Wednesday, June 08, 2005

Tingley, Toscano Favor More Joblessness

Last week, I criticized Rich Collins, a candidate for the Democratic nomination for the Virginia House of Delegates in the 57th District, for favoring the doubling of the minimum wage, to over $10 per hour. Such a move, I argued, would lead to increased unemployment among the most vulnerable members of the labor force, primarily minority teenagers looking for their first jobs, single mothers seeking part-time work, and the elderly semi-retired trying to supplement their pensions.

Now I have the pleasure, if you will, of aiming that same criticism at Collins' two opponents in the race, businessman Kim Tingley and attorney David Toscano. (Collins teaches urban planning at the University of Virginia.)

In a report on WCAV-TV's 11 o'clock news on Tuesday, Toscano said on camera, in response to a question about mandating a "living wage" for UVA employees, "why shouldn't we talk about raising minimum wage in the state as a whole[?]" The report did not cite a percentage or amount that Toscano prefers for a statewide minimum-wage increase.

In this morning's Daily Progress, Bob Gibson (who also appeared briefly, though silently, in the WCAV-TV report) quotes Kim Tingley:

Tingley spoke of his “full support for the living wage” and told UVa employees he was “very concerned about outsourcing” of university jobs from the state workforce to private companies.

University wages “need to reflect the high cost of living in this part of the country,” said Tingley, 60, whose wife, Deborah Lawrence, is an environmental science professor at UVa.
I won't bother to repeat all the familiar arguments about how every increase in the minimum wage causes employment dislocations. But I found this summary in an article from The Freeman: Ideas on Liberty by economists Kevin Sohr and Walter Block. (Block is the author of the popular Defending the Undefendable: The Pimp, Prostitute, Scab, Slumlord, Libeler, Moneylender, and Other Scapegoats in the Rogue's Gallery of American Society.)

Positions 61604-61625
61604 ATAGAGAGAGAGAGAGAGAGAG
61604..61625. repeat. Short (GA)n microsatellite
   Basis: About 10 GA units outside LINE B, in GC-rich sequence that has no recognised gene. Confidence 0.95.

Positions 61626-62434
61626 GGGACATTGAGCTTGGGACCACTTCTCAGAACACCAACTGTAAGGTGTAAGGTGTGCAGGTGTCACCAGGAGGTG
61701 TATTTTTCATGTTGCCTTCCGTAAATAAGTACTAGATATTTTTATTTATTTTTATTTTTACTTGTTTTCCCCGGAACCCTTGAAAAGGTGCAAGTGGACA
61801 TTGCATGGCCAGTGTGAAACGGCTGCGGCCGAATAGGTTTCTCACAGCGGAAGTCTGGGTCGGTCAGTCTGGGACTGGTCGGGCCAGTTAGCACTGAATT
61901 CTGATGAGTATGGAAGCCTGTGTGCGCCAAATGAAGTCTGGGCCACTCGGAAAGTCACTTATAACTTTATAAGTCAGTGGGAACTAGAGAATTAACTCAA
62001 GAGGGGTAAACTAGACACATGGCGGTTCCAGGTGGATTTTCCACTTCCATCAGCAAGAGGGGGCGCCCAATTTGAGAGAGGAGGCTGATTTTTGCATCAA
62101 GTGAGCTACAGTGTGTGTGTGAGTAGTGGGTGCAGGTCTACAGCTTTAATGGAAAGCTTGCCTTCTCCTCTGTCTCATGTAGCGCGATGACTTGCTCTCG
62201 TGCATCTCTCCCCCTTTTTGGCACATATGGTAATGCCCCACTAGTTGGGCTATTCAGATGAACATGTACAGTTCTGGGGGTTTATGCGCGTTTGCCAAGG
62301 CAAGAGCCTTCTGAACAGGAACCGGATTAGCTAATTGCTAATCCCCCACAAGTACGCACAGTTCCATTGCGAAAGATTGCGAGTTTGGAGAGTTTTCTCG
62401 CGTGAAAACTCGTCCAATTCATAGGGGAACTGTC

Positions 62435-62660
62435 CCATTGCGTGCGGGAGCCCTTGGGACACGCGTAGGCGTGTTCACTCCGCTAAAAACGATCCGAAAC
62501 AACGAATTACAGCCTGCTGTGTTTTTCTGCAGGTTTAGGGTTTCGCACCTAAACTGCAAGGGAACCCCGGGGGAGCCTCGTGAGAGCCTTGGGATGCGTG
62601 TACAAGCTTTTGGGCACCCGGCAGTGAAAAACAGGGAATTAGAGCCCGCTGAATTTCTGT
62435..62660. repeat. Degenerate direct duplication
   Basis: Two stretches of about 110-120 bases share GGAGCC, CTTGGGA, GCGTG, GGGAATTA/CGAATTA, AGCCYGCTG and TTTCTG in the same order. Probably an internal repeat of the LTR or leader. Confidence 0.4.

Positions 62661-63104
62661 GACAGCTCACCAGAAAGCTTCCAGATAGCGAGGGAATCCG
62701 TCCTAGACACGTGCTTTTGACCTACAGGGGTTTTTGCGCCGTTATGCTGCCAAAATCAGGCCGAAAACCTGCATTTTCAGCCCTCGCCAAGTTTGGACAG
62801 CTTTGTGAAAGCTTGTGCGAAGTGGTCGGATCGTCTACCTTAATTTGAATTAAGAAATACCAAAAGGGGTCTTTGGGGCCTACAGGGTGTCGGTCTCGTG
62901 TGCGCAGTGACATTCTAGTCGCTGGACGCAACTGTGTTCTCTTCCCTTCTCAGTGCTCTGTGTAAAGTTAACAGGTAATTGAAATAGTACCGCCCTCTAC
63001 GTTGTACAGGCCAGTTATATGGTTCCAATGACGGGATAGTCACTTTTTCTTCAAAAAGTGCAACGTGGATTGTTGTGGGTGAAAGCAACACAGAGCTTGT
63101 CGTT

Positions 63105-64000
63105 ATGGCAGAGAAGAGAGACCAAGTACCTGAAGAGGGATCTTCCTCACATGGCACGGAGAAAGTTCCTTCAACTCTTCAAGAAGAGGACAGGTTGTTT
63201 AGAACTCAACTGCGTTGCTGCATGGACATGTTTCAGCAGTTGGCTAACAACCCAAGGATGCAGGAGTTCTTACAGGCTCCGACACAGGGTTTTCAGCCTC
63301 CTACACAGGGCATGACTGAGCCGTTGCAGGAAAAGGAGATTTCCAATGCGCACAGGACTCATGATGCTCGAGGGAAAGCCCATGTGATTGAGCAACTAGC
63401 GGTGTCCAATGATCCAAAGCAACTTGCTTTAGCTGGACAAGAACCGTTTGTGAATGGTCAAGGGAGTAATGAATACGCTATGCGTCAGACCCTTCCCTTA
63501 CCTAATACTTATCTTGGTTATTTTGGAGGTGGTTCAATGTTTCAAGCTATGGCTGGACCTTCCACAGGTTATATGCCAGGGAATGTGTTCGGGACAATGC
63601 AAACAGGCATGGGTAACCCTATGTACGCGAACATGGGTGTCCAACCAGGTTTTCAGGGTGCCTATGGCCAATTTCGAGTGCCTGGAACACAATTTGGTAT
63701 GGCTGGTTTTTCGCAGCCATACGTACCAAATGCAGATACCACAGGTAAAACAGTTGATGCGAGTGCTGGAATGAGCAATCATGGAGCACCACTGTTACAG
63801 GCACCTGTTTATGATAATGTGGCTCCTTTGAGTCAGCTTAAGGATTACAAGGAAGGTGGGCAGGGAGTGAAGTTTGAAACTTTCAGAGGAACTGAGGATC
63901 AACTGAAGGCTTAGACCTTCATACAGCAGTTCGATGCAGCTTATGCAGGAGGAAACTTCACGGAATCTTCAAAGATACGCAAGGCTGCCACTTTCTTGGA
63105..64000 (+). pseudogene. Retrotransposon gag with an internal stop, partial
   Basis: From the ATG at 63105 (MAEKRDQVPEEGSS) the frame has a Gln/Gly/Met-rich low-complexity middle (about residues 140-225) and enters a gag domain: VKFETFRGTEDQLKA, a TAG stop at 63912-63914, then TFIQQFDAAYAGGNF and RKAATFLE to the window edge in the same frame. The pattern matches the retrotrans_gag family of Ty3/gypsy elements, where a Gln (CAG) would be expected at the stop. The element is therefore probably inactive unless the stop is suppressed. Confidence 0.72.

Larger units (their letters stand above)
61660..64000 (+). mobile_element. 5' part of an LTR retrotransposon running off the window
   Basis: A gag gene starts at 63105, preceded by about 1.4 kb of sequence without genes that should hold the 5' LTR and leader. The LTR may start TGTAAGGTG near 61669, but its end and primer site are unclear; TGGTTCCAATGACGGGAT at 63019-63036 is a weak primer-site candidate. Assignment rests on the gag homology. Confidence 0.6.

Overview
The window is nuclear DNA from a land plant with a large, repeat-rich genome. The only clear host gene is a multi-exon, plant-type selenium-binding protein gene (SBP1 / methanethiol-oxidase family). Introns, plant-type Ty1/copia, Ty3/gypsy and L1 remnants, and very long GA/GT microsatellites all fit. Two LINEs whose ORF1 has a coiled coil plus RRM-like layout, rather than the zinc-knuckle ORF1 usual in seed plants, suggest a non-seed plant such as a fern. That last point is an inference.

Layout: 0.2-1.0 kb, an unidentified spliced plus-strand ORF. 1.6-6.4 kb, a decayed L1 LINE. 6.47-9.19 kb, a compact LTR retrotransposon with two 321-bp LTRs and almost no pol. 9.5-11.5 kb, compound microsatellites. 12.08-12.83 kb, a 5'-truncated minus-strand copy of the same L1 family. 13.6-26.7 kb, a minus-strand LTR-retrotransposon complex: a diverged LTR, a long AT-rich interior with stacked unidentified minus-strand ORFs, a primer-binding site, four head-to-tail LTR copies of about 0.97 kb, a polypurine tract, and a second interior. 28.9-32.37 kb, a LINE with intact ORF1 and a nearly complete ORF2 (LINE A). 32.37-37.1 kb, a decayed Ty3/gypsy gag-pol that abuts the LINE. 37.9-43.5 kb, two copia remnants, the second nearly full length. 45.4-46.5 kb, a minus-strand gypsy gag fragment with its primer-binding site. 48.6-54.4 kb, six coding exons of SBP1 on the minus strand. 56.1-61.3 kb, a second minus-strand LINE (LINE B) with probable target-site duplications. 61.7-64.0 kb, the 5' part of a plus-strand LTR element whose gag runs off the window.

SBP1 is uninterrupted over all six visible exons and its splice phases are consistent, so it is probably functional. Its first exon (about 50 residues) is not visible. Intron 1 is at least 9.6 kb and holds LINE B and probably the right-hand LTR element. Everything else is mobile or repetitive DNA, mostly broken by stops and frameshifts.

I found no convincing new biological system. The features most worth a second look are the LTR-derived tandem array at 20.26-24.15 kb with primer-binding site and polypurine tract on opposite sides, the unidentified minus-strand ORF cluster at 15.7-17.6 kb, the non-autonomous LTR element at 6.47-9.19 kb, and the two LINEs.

Moreover, the minimum wage is not an equal opportunity destroyer. Teens in general suffer more from this law than do adults. Each succeeding increase in the minimum wage has negatively impacted teenage unemployment rates. Just as the minimum wage attacks the young more than the old, it also harms blacks more than whites. Observed Milton Friedman more than three decades ago: “Of all the laws on the statute books of this country, I believe the minimum wage law probably does the Negroes the most harm.” Each increase in the minimum wage has been followed by an immediate widening of the unemployment rate gap between black and white teens. Prior to the 1949 increase the two rates were virtually identical; immediately a gap was created. Every subsequent increase led to a dramatic increase in non-white unemployment while the white level stayed relatively stable.

The problem is not racism, but lack of employment skills. Friedman explained that black “youngsters are less productive than white youngsters. They tend to have a lower level of education, a lower level of skill.” This being the case, any given level of mandated wage is likely to trap more black than white youth.

The one advantage low-skilled workers might have over their skilled counterparts is price competition, offering to work for less. But the minimum wage makes such an offer illegal. Thus, the minimum wage hurts those whom it is intended to most help: unskilled laborers.

Given its disastrous consequences, why does the minimum receive so much support? It preys on people’s good intentions. Voters think: Poor people are not making much money. How can we help them? Mandate that their bosses pay more. When a politician opposes an increase, people hear “I want poor people to earn less money.”
It appears that in their understanding of basic economics, the three Democrats seeking to succeed Mitch Van Yahres in the House of Delegates are as different as Tweedledee, Tweedledum, and Tweedledummest. (Your pick as to who is whom.) Whichever candidate gets the nomination, he'll provide a fat, juicy target for Republican nominee Tom McCrystal.

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